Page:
This curious creature, captured here under the microscope, is not a protist. It's an animal. An animal, in fact, that can be smaller than some unicellular microbes.

It's a rotifer, and its stock in trade is sucking tiny prey to their doom. These multi-cellular micro-animals -- which, let me emphasize again, are smaller than some single-celled ciliates and amoebae -- come complete with tiny pharynxes, nerve cells, stomachs, intestines, a complete gut that ends in an anus, gonads, and a foot with grasping "toes" which some can use to move.

I draw your attention to this film because it won an honorable mention in the 2012 Nikon Small World in Motion Competition. The results were announced last week and there were many other winners, but this video was by far my favorite.

The most striking aspect, in my opinion, is the clarity with which it shows the rotifer's beating crown of cilia, called a "corona". You can almost feel the tickle of the bristles, were you able to run your hand across them. This corona earned rotifers their name; the term means something like "wheel-bearer".

If you were keen-eyed, you might also have noticed this particular rotifer followed Standard Imperial Protocol by dumping its waste before it made the jump to light speed continued ruthlessly crushing prey. This would be the microbial equivalent of the elephant lifting its tail in full view of the natural history filmmaker.

There is something oddly mechanical about this indisputably organic little creature. The rotifer's mastax -- a muscular pharynx that constitutes the food disposal unit -- seems relentlessly gruesome: gnashing jaws "chug like pistons" (my wording from a previous post) as they grind up incoming goodies. And if the jaws chug like pistons, perhaps the "wheels" turn like gears (they don't actually turn, of course. The beating cilia just make them look that way). In the same previous post, I described a herd of them (some of them can move, inching along like leeches)"a swirling vortex of rotiferan doom, with their mechanical jaws snapping like clockwork at the bottom of each whirling trap" and I think you can see that in this video too.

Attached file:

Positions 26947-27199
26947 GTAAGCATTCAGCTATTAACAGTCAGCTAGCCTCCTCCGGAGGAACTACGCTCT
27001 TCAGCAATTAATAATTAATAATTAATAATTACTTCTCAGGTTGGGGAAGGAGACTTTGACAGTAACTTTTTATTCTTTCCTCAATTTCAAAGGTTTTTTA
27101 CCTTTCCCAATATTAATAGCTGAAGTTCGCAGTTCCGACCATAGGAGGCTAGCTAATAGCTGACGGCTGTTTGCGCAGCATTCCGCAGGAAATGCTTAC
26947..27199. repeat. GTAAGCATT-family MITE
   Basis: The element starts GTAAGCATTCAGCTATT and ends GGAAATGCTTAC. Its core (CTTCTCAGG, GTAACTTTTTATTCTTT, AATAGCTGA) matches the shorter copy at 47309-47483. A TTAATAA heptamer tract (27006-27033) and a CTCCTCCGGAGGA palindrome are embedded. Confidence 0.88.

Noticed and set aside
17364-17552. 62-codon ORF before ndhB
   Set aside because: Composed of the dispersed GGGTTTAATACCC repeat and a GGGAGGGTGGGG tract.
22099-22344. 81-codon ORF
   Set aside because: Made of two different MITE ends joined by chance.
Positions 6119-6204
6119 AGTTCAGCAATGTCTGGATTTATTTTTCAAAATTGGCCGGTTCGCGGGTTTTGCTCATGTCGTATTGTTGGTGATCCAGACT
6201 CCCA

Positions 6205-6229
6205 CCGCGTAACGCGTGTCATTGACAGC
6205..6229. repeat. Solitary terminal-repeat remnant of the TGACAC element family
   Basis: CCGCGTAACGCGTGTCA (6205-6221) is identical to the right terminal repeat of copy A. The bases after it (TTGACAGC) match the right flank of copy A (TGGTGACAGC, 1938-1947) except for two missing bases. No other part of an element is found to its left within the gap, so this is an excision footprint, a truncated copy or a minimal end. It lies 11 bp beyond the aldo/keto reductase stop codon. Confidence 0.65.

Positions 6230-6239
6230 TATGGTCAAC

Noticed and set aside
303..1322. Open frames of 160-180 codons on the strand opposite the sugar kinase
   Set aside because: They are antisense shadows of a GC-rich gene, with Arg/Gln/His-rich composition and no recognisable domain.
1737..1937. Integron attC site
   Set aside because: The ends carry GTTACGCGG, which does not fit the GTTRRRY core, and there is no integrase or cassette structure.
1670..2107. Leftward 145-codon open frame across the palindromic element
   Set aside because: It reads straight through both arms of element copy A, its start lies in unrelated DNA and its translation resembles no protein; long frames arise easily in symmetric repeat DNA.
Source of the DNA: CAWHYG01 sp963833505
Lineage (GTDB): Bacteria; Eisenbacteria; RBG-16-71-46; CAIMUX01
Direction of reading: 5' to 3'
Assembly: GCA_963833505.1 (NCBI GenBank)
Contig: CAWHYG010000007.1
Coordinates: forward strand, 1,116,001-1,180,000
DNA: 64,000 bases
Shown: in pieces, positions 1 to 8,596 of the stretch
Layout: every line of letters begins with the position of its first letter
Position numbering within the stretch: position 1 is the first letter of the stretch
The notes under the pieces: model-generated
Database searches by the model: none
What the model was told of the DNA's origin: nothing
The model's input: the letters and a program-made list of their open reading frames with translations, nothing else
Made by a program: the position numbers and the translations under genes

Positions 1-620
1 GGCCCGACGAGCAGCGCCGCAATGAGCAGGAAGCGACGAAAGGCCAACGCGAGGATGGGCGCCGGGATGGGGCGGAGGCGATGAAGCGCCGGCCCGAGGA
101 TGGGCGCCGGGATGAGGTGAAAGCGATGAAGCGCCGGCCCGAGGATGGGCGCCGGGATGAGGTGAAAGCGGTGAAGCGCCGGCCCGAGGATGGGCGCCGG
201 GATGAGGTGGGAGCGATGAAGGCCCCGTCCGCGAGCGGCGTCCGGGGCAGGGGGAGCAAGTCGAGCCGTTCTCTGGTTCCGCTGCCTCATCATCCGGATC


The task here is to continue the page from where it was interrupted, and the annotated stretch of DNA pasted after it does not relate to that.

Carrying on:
Speaking of those jaws, each jaw is composed of seven hard parts. The business end kan be pretty nasti:

Assorted jaws of bdelloid rotifers. Creative Commons Diego Fontaneto/PLoS One. Click image for link and license.

Though it's not obvious in this movie, one other aspect of rotifer anatomy is worth mentioning. Rotifers often live inside a hardened, ornamented cuticle. The following video does a good job of showing off the shell when the little animal is startled (watch for its jaws here too):

I had two other favorite videos from the Nikon contest. The first, another honorable mention, if of cytoplasmic streaming in an onion root cell(this video will not permit me to embed it in this post). In this video, you can see the tiny vacuoles flow through the cell in the cytoplasmic lazy river of the cell. Perhaps in high school or college biology you saw something similar in a leaf of the water plant Elodea, which is only a few cells thick. Under the microscope you can watch its chloroplasts (much larger than the tiny vacuoles in the onion) drift by:

I also loved the following honorable mention video of ciliates grazing on bacteria. The bacteria have been dyed red. The ciliates are not dyed red. You can see them because their many stomachs (actually, food vacuoles here) are stuffed with their glowing red prey. They poke and prod like busybodies at the apparently spongy bacterial meadows. Enjoy.